It is evident that there are multiple benefits to telemedicine in the care of patients with COVID-19. On the one hand, it limits possible exposure and spread of the virus both in the emergency department and in the hospitalization area. On the other hand, it reduces the use of personal protective equipment. A recent article provides information on how to perform telemedicine via telephone or videocall for patients with suspected COVID-19 in the United Kingdom.9 Although the article describes a theoretical framework in detail, there is little information on the safety of telemedicine in home healthcare of patients with COVID-19.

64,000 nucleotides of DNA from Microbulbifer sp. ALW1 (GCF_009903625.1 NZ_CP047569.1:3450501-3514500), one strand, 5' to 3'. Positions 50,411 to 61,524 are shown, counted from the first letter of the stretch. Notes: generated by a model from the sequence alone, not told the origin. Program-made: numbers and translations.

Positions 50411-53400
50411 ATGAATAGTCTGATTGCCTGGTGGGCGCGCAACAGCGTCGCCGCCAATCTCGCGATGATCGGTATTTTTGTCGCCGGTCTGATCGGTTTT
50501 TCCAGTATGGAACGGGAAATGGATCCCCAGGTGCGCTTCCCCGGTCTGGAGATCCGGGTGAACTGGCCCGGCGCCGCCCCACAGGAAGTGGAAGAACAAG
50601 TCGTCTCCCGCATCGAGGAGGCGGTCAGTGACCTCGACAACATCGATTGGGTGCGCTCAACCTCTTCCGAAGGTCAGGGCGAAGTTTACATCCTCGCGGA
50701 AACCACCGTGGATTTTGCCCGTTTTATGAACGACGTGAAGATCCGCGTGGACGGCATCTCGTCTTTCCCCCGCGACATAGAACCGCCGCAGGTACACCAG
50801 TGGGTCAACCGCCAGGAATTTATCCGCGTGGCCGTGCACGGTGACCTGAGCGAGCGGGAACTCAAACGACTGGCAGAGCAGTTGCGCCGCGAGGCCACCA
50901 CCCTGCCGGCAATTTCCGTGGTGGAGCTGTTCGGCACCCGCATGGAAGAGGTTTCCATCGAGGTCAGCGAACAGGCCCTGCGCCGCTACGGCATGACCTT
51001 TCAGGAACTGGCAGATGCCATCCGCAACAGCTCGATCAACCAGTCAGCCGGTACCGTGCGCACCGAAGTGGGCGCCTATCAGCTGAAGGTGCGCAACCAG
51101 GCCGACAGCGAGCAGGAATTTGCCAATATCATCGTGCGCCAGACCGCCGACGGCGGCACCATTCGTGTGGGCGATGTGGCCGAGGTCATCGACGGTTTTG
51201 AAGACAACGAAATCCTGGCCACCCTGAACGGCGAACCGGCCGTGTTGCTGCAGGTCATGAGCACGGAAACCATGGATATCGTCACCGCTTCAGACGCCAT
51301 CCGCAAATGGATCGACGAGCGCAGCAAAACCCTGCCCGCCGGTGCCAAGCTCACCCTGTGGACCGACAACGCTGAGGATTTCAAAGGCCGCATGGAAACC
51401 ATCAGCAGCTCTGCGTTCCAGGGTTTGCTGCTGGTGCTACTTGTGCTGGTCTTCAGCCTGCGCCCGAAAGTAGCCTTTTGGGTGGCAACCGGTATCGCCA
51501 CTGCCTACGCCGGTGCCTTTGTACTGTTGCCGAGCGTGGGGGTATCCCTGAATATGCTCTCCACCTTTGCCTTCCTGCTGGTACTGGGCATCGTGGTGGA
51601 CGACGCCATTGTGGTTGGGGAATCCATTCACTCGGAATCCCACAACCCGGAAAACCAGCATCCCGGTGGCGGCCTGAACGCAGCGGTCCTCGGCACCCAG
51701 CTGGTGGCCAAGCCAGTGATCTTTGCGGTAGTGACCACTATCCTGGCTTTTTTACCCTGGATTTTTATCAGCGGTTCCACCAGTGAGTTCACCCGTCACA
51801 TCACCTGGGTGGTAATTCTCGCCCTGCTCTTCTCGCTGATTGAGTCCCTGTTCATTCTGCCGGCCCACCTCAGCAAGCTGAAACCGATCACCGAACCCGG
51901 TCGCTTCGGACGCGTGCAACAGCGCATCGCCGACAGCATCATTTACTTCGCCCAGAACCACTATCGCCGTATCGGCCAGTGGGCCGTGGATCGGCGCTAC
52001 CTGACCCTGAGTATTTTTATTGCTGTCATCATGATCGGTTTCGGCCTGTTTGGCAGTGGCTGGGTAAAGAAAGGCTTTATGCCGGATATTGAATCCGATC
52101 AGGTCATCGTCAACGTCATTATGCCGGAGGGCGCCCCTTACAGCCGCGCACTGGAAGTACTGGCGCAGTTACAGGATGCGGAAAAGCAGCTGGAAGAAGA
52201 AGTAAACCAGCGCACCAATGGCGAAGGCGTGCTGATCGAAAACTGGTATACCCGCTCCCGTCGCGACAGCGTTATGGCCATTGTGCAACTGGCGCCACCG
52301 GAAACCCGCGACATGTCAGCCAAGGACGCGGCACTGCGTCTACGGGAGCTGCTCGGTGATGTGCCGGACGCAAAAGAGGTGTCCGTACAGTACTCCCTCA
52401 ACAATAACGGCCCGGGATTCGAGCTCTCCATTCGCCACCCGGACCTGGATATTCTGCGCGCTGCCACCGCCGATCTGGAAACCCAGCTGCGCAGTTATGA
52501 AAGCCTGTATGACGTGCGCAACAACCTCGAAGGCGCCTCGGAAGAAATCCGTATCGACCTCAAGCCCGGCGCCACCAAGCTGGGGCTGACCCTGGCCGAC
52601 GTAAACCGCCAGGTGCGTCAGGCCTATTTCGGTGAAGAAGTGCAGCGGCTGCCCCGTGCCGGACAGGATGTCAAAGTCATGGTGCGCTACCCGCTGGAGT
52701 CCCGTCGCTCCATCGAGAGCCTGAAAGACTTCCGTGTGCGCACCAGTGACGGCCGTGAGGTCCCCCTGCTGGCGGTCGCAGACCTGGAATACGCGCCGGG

In this issue of Revista Clínica Española, Martínez-García et al.10 present the results of a pioneering study on telemedicine with telemonitoring for follow-up on patients with COVID-19. In the study, electronic consultations were used in order to triage patients, provide medical advice, or refer them to the emergency department for evaluation.

In a period of one month, 765 cases of COVID-19 were detected, of which 313 were followed-up on using telemedicine and telemonitoring. Of those 313 patients, a total of 224 (72%) were patients in outpatient follow-up since diagnosis and 89 (28%) were patients who had required hospital admission due to severe COVID-19. Follow-up was performed by healthcare personnel who collected information through a smartphone application. The clinical data (temperature and O2 saturation measured by pulse oximetry three times per day) were reviewed daily along with the electronic medical record for the treatment of symptoms or referral of the patient to the emergency department if there were any alarm symptoms.